A cricket paralysis virus killed millions of crickets that were raised to feed pet reptiles and zoo animals across North America, putting some producers out of business and limiting cricket supplies, according to seattlepi.com.
The virus swept through European cricket farms in 2002; however, this virus was not discovered in the US and Canada until 2009, in the house cricket species, Acheta domesticus. The virus does not affect animals that eat crickets or other cricket species, according to Peter Tijssen, a virologist at he University of Quebec.
The cricket paralysis virus already killed 60 million of the insects at a Canadian operation, forced a Florida,USA, farmer to declare bankruptcy and prompted a Michigan grower to temporarily close. David Fluker, president of Fluker's Cricket Farm Inc., estimated that of the 10 major US cricket farms and other smaller operations, about four or five are currently fighting the virus.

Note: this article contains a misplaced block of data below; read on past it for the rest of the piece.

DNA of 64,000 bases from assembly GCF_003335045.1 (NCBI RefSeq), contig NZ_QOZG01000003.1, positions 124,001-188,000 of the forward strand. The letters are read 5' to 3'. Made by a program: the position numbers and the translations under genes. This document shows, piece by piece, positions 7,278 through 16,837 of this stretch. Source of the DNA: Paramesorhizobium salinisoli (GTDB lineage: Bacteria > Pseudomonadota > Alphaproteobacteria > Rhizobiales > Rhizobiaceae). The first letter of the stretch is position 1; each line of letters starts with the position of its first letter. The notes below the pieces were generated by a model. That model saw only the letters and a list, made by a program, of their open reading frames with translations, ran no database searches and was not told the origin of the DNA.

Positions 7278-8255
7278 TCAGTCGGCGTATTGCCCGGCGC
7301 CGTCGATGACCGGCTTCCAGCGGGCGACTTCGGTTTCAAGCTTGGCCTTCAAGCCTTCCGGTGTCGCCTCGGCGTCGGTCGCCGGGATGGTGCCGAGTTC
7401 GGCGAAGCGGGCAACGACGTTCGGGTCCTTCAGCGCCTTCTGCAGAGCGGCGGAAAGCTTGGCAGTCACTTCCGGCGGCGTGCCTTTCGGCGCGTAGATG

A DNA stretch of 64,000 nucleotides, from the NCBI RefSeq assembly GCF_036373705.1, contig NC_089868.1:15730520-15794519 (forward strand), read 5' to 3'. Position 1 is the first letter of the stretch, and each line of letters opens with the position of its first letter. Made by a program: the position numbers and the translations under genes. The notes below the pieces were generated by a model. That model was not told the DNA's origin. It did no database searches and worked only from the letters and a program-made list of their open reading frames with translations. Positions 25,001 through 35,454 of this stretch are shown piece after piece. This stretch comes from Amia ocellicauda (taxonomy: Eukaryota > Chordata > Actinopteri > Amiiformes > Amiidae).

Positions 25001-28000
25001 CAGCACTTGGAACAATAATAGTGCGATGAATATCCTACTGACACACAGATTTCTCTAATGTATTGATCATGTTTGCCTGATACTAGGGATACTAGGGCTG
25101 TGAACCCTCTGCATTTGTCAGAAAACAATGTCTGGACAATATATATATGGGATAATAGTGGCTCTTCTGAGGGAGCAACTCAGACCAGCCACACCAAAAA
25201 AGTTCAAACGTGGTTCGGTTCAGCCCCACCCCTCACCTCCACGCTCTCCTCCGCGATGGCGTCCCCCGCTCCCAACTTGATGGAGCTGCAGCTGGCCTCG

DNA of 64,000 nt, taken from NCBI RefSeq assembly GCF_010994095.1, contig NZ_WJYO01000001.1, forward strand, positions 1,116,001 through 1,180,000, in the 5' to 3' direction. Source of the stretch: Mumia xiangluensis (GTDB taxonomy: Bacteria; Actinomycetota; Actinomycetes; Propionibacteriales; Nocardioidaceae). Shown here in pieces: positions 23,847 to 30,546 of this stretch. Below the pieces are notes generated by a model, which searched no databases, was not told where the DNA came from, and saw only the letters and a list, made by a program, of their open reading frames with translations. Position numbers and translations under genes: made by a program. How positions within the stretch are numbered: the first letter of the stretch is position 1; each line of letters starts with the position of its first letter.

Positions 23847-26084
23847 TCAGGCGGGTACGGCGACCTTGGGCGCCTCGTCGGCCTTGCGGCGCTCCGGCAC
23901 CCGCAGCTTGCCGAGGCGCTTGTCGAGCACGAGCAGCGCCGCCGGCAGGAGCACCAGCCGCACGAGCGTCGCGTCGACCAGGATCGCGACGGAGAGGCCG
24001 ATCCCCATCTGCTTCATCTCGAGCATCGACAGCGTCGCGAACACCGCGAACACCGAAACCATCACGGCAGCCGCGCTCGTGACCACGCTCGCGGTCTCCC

Processors should carefully develop, validate and implement an effective kill step to support production of pathogen-free petfoods
The new US food safety legislation will also affect regulation of petfood
What you need to keep your manufacturing line clean, safe and contaminant-free
The mid-year meeting addressed several regulatory matters affecting petfoods
Public meetings invited comments and provided updates
The intent was to educate regulators and industry about the Model Pet Food Regulations
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